It’s no secret that the business climate is changing and has been for some time. Whether those changes are driven organically by the market, by world events, or even by changes within an organization, it’s more important than ever for businesses to have a purpose that’s embraced by their team, their customers, and the industry.
Purpose. Vision. Mission. Values. In the past, these were dead words on the walls within your organization. Today, they’re embedded in employee goals, plastered on websites and social media, and talked about at customer meetings. In short, they’ve come alive.
Four Tips to Communicating Your Company Purpose
You may remember the Faberge® shampoo commercial from the early ‘80’s with the famous saying, “and they’ll tell two friends and so on, and so on and so on. “ It was a veritable game of telephone but guess what? It worked! Telling your friends about a great product or service you’ve used is likely to get them to try it. It’s the same thing when communicating your company’s purpose. The more people you tell, the more it will be embraced.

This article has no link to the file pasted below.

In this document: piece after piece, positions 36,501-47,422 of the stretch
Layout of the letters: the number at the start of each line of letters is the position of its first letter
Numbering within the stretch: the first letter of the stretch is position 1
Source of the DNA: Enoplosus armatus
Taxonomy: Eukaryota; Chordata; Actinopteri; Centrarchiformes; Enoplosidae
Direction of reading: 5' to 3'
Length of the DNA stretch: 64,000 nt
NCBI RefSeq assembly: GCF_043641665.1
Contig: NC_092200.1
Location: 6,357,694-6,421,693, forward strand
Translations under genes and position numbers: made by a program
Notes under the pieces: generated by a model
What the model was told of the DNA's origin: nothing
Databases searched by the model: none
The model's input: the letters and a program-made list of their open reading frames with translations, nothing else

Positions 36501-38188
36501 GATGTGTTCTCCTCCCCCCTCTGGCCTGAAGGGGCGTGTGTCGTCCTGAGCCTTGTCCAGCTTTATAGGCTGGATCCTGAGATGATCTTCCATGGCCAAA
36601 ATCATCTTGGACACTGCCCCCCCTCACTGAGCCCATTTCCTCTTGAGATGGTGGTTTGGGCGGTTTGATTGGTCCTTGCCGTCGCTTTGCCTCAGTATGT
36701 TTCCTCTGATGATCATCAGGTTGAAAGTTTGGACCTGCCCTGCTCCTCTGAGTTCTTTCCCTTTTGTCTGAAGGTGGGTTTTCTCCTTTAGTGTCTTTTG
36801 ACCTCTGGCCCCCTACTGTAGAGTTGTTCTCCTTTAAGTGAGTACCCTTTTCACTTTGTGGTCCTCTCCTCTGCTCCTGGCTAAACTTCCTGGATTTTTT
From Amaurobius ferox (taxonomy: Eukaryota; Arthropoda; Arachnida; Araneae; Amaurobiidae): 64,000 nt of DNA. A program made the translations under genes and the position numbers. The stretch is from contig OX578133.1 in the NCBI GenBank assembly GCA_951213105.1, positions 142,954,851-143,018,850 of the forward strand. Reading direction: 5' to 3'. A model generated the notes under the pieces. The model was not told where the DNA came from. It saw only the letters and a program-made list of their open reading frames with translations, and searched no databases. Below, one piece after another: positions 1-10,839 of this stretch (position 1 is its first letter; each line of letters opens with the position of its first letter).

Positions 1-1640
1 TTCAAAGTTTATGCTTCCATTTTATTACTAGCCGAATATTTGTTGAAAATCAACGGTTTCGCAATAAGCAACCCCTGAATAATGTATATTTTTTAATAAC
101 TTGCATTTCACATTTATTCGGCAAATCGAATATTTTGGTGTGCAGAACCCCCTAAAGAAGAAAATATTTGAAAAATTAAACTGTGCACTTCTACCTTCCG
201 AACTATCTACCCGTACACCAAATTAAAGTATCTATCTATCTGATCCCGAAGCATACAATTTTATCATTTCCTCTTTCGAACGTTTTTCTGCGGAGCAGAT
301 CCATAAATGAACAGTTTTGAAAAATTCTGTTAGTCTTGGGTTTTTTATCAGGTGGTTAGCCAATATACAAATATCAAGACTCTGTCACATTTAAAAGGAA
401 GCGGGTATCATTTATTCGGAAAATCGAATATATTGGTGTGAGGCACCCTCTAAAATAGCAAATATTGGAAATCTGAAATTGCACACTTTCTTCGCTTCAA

What’s Your Story?
The first step in communicating your purpose is, well… you need to know your company’s purpose and understand that it’s ever evolving! Investing time, money, and resources into the development of your purpose is the first step. If it’s muddled, or your team just can’t get behind it, then it’s time to step back and refine, refine, refine until it resonates with every person around the lunchroom.
Don’t Go It Alone